August 17, 2016

Let’s face it, we’ve all been there. We’re tapping away happily on our mobile when we happen to glance up and notice we’re a tad the wrong side of the MOR with a van-load of nuns approaching at speed.

“Ngnryurghhh,” our half-mastered terror makes us blurt out as we yank the wheel sharply to the left and the phone slides off into the footwell.

How many times have we asked the wife not to text us when we’re driving? One of these days we’re just not going to text back!

Yup, we’ve all been there. Kind of thing that happens every day.

But now apparently texting at the wheel is bad – not just when kids and young adults do it – but also when parents do it! Yes, that’s right, some bunch of busybodies at an outfit rejoicing in the superbly resonant brand name of OSV Ltd – a bunch of busybodies who have clearly never heard of the one-rule-from-them-another-rule-for-us clause in the parent’s handbook – are banging on about how parents who text while driving are setting their offspring a “terrible example”.

Based on some trumped-up survey purporting to show that more than one parent in five admits to texting or calling while driving “even when their children are in the car”, OSV Ltd, a vehicle leashing company, claim that “parents are setting a terrible example to their children.”

Sorry, OSV Ltd, but since when did it become a parent’s role to go round setting an example?! Under the above mentioned clause, the parent’s handbook quite clearly and unequivocally upholds the parent’s prerogative of “do as I say, not as I do.”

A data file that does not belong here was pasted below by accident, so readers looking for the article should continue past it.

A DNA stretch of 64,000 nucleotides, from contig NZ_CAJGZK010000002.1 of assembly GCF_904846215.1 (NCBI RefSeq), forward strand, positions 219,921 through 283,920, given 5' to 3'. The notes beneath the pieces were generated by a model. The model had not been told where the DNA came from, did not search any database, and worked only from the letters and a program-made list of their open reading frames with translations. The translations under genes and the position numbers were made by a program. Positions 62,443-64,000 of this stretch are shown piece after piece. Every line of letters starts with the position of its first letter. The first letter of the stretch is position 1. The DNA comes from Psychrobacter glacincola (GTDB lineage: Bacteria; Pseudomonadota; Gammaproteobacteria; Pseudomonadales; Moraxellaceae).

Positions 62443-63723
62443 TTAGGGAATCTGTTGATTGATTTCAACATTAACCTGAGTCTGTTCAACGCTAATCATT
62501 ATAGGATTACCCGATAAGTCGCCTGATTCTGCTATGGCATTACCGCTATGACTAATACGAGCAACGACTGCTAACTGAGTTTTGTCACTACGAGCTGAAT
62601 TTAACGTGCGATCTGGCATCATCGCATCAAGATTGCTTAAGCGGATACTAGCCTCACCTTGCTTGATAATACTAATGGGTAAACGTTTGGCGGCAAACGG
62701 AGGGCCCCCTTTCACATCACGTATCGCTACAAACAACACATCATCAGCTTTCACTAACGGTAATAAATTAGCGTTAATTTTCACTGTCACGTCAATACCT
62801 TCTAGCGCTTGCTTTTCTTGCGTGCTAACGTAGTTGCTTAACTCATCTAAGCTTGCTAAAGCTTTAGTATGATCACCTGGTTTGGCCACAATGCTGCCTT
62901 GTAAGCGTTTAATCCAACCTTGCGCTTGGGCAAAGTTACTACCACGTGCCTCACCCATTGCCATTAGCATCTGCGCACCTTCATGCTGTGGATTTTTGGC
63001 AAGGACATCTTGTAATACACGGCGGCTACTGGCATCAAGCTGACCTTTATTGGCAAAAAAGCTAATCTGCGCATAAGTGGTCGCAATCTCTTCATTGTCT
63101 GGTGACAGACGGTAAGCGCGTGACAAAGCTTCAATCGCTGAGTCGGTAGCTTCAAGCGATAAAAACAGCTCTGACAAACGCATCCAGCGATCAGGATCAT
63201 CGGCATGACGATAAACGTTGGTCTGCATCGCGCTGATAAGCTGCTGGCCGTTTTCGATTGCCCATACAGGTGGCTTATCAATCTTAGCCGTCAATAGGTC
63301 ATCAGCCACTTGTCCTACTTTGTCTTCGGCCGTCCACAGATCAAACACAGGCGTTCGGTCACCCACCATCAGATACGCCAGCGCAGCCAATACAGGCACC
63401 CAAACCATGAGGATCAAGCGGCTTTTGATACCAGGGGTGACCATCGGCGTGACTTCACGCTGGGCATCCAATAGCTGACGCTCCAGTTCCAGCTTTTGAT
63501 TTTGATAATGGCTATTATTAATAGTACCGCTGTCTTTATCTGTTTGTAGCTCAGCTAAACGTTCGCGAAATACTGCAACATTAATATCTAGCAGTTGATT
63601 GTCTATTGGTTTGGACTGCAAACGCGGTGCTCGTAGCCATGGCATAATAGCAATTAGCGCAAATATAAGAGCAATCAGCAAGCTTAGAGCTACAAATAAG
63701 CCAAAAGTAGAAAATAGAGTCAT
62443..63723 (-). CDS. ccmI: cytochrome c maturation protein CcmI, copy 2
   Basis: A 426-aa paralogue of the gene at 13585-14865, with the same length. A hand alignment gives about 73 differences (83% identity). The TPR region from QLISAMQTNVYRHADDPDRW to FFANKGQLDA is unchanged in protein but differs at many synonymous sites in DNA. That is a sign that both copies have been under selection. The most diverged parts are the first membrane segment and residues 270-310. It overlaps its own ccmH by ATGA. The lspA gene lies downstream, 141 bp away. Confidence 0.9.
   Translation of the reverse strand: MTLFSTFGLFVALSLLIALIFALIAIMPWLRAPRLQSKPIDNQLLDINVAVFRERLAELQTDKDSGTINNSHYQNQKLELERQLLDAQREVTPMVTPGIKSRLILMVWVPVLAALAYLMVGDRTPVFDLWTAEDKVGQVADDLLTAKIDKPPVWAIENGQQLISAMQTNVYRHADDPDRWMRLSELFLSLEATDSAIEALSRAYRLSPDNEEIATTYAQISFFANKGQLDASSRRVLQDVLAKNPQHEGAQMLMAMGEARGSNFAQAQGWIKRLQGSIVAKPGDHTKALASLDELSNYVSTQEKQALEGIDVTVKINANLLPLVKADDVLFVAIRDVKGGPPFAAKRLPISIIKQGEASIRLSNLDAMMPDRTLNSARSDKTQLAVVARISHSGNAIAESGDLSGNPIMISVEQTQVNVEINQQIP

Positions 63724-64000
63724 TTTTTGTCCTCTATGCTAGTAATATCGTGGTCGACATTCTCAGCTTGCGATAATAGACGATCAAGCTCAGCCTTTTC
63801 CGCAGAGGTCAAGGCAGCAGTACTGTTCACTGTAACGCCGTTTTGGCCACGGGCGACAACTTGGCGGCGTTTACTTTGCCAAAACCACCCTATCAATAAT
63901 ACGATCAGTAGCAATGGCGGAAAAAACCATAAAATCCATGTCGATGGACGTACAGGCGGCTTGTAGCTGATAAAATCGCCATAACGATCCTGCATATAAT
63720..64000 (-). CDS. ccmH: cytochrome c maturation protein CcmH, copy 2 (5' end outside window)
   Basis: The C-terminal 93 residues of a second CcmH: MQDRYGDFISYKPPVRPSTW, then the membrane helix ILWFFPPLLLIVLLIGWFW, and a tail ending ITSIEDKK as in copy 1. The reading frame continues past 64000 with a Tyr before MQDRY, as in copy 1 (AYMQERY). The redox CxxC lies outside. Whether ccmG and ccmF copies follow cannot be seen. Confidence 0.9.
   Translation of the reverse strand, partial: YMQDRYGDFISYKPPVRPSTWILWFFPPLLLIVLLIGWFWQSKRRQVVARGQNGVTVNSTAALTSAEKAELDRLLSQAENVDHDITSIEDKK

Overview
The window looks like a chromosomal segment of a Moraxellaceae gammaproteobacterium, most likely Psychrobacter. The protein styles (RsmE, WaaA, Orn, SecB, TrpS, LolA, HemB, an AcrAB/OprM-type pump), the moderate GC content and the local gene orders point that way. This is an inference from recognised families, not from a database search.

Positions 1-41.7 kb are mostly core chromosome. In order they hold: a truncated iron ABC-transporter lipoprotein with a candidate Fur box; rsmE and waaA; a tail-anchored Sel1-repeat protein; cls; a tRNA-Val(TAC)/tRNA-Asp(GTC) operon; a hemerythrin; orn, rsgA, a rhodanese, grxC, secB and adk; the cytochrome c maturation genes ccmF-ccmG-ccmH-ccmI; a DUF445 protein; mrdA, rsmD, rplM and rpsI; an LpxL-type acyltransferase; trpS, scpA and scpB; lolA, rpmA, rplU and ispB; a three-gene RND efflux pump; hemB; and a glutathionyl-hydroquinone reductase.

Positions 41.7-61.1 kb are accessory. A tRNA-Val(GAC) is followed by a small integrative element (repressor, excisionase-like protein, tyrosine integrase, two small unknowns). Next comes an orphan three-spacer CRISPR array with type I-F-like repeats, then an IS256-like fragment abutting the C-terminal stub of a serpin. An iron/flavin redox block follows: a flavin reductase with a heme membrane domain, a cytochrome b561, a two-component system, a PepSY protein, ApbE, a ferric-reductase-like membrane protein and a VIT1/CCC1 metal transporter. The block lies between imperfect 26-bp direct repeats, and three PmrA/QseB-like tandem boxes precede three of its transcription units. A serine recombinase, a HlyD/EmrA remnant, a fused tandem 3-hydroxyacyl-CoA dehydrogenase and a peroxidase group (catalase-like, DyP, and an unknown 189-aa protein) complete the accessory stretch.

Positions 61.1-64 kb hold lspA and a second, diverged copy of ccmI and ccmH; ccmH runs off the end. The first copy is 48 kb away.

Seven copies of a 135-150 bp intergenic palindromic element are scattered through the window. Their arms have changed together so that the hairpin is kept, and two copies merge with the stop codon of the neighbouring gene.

Imagine what kind of a world we’d be living in if our children went round behaving like we do! The idea that parental example in any way influences what children do is frankly ludicrous. Whenever this old chestnut crops up, parents need only remind those levelling such allegations that the so-called evidence of this effect is speculative, circumstantial and highly selective. How many children, after all, do you see reading a map, writing a letter, or plucking rogue hairs from their earholes!

No, the parent’s role is to chide and chastise – not to go round pretending to be a good boy or girl. And, in any case, when youngsters tap the screens of their mobile devices, you can be sure they’re the pathetic victims of a life-wasting addiction to some trivial “social”, “gaming”, or “entertainment” “application”. Whereas, when parents do the same thing, it’s bound to be something serious, grown-up and necessary. The sort of thing that free-riding fresh-faced young know-nowts simply wouldn’t understand.

Now, hang on to your hats, kids: I’m doubling back for another run at that Charizard!

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